• That's an interesting detail. Since the Snapshot service itself does not instantaneously kick off a job though, I still need to buffer things around when I request it and when it responds with having started, though. So basically I need to get the disk into a consistent state, buffer writes, request the snapshot, then let writes continue once the Snapshot has begun. Essentially the same task, but it does mean I can buffer for a shorter time, which is a big add. – Chris Moschini May 11 '11 at 23:24

I'm going to add a separate answer to address some of your comments. VSS is a good way to go if you're trying to quiesce the data. In fact, MSFT DPM uses that subsystem to great effect with SQL from what I understand. Of course they had dedicated teams to hash things out.

VSS won't screw SQL up, but it can (and has) interfered with SQLs native backup methods (see my answer to a question here for some more insight). You need to be very aware of what you are trying to accomplish, what VSS is doing, and whether or not the two are coinciding.

You can write something to call the VSS APIs natively (don't ask me how, I'm not a developer), or you can use something like vshadow.exe to make and manipulate shadow copies for you. Vshadow.exe is available in the MSFT SDK; make sure you get the right version for your OS.

Depending on your SQL recovery model, SQL will react differently when VSS is called. It's been a while since I've dealt with the nitty gritty of SQL and VSS, but from what I remember if you have Simple Recovery Model set, the logs will truncate when VSS is called. In Full and Bulk-Logged, this will not be the case and you'll need to do something to manage the size of the logs.

And you probably know this, but test, test, test. Your snapshots are only good if you can actually restore from them.

  • Great answer. Thanks for tying in the related question. – Chris Moschini May 12 '11 at 15:30

I'm not an EC2 expert by any means but, outside of EC2, if you want to create consistent backups using storage snapshots you have to quiesce the filesystem before the backup is taken.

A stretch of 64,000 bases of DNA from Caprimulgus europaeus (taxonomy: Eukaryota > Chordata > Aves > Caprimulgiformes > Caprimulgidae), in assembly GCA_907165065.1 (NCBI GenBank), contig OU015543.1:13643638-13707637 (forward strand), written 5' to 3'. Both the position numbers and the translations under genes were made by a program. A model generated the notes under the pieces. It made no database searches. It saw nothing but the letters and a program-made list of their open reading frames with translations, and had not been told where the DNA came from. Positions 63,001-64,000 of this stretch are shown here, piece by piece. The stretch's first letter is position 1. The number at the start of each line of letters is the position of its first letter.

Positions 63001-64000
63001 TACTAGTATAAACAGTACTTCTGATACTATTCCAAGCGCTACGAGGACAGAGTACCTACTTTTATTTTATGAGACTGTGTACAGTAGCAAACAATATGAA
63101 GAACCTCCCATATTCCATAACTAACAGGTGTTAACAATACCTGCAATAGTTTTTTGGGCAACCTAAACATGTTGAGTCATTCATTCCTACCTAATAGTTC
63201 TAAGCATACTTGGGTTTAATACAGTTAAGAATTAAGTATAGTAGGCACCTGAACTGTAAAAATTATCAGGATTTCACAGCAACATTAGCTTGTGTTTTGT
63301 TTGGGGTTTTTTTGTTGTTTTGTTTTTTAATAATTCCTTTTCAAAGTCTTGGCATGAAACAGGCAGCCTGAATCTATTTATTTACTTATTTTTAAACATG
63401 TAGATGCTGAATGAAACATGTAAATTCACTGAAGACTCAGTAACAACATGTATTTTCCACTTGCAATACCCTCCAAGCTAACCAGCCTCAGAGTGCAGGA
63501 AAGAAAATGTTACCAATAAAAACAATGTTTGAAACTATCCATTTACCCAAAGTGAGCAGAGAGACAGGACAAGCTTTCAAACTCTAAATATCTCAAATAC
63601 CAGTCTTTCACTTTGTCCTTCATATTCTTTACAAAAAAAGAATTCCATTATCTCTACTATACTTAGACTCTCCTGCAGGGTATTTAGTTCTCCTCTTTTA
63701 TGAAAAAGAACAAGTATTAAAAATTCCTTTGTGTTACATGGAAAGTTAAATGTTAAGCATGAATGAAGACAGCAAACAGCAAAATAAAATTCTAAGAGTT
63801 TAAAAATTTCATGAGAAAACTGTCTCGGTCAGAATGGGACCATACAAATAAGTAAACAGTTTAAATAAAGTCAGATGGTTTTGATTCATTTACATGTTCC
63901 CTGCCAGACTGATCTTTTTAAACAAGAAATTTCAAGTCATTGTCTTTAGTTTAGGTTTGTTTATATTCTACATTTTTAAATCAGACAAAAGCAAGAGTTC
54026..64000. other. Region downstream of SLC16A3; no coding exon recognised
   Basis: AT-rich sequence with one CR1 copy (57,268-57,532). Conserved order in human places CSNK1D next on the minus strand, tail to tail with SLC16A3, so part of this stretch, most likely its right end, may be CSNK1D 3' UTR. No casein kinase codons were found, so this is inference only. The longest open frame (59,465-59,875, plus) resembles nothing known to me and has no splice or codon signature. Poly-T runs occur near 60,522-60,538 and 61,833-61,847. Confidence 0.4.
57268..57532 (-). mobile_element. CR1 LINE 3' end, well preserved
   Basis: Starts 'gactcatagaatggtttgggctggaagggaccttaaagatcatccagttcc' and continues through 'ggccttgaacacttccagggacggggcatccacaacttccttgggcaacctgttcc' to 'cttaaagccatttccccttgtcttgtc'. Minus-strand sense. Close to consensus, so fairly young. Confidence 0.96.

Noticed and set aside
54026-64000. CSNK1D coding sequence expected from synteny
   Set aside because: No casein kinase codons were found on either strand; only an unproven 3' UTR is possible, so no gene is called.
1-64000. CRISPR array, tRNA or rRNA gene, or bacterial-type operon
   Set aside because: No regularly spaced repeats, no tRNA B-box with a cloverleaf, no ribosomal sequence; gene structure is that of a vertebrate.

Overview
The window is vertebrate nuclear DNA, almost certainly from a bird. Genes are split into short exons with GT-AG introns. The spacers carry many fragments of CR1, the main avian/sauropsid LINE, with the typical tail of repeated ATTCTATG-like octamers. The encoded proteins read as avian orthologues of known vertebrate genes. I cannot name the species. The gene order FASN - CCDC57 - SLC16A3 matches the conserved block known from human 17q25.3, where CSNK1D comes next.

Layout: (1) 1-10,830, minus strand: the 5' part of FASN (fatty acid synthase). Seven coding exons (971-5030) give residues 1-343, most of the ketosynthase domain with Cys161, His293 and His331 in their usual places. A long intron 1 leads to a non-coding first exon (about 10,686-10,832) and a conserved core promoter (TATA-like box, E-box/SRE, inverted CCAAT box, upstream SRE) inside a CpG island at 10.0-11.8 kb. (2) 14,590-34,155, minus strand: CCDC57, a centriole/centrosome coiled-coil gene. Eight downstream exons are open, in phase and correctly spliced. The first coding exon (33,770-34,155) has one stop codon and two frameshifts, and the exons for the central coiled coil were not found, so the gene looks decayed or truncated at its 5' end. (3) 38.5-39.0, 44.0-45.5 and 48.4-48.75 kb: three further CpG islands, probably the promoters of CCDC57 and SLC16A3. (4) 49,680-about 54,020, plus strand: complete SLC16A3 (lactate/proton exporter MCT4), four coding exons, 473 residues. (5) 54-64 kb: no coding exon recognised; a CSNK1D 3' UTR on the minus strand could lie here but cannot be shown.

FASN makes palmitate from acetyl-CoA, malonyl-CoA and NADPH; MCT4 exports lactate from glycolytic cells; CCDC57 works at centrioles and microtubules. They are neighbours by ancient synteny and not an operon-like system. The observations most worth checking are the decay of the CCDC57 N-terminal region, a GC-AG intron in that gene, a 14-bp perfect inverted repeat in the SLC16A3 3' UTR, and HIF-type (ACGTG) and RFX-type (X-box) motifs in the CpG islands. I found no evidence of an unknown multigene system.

The SQL Writer Service must be running (see http://msdn.microsoft.com/en-us/library/ms175536.aspx for more information on the SQL Writer Service), and then the backup would use the VSS COM APIs to freeze IO, take the snapshot then thaw it again (lots of detail here: http://msdn.microsoft.com/en-us/library/aa384589%28v=vs.85%29.aspx).

SAN vendors generally integrate calls to the VSS API into their snapshot routine and this would be done via an agent running on the server.

I can't answer whether EC2 actually does this call for you, or whether it is something you would need to write yourself (use the VSS APIs to freeze IO, then call the EC2 API to take the snapshot), but hopefully my answer gives you a few pointers.

  • EC2 doesn't have much in the way of niceties for Windows - including not performing this operation. – Chris Moschini May 12 '11 at 0:31
  • This appears to be the key - using VSS API calls to quiesce both Windows and SQL. Digging into the docs now. – Chris Moschini May 12 '11 at 0:57
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    This opensource project allows you to interact with the VSS from .net alphavss.codeplex.com . Thought you might find it useful – Ameer Deen Aug 4 '11 at 23:45

AutomatiCloud does exactly what you are looking for. It has an optional VSS-agent that uses the VSS snapshot-provider delivered by MS-SQL, MS-Exchange or others.

During backup it freezes/redirects I/O on the disk(s), triggers the EC2 snapshot and then allows I/O again.

The whole process is controlled in an easy to use windows GUI without any need for scripting.